The authors have apparently chosen to act as censors, withholding all of the T-Scan-based studies from the Journal of Oral Rehabilitation readership by cleverly excluding them and including only biomechanical studies that visually assessed patients and their stone casts. They reviewed studies of associations between numerous jaw relationships and the symptoms of TMDs. Although they actually did cite one T-Scan paper,21 they chose not to include it within their review. This systematic review would have been far more complete and more useful if the authors had included all of the published measured occlusion research.

A critical flaw within their overall approach to their review was their primary rationale that a lack of association equals a lack of causation. This is revealed in their question: “Is there any association between features of dental occlusion and temporo-mandibular disorders.” As every statistician knows, association does not equal causation. In the portion of the literature that they did review, each study that compared various jaw relationships to specific TMDs conditions did find at least one association. However, no amount of association proves (or disproves) an etiologic relationship. Thus, their entire review is defeated from the beginning. It was only in those reviewed studies where an association was sought between occlusal factors and “all TMDs” where no associations were found. The simple reason why can be understood by considering that the number of TMDs are at least 40 and that the likelihood of any one factor being associated with more than one or two of the 40 conditions is very low. The only way to scientifically establish an etiology is to defeat it consistently.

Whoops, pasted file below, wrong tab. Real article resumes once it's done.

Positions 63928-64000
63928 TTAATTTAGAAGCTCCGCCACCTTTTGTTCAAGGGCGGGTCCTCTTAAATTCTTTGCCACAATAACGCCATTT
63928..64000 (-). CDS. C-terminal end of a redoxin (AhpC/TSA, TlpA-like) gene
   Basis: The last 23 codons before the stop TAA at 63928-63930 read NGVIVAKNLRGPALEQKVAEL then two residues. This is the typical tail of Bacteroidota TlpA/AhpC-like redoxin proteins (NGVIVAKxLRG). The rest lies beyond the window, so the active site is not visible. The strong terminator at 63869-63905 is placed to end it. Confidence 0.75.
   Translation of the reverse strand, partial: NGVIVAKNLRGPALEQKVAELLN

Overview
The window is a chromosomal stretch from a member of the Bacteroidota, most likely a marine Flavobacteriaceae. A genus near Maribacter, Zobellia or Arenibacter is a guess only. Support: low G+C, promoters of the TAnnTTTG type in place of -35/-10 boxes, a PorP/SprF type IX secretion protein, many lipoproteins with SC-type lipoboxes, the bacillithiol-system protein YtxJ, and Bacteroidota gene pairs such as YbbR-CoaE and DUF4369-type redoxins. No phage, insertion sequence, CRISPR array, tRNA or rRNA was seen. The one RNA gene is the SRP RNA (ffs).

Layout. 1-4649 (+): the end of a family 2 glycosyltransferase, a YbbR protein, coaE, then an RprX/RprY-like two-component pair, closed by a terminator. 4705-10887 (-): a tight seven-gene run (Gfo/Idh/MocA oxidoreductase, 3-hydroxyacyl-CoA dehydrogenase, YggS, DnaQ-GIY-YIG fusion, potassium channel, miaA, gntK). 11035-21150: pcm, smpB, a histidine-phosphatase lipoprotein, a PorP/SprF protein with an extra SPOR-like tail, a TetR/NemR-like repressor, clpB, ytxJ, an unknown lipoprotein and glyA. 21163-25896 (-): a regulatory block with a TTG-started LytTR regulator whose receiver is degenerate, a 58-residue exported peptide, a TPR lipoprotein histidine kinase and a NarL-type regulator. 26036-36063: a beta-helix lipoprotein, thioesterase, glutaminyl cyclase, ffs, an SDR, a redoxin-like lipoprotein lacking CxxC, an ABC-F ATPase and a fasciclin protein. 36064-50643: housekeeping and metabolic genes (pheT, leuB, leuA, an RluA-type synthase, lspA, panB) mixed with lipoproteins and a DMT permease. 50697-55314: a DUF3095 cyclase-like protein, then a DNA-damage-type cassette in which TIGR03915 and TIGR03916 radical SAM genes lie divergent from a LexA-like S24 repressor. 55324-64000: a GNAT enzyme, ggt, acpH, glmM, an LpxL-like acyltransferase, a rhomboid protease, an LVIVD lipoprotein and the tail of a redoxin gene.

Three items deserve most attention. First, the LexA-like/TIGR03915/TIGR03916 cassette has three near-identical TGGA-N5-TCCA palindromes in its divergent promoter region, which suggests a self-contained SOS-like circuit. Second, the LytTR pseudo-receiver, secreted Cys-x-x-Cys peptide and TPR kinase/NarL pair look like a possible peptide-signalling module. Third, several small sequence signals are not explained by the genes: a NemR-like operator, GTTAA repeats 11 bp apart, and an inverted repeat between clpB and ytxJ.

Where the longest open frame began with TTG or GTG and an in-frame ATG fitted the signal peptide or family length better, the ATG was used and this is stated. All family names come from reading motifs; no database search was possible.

To test for the etiology of any condition it is necessary to defeat the condition with a single treatment. Although many of the purely physical treatments for TMDs have been very well documented, no successful purely psychosocial treatment study for TMDs has never been published. In contrast, Disclusion Time Reduction (DTR), an occlusal treatment, has defeated muscular TMDs repeatedly since 1991.1–18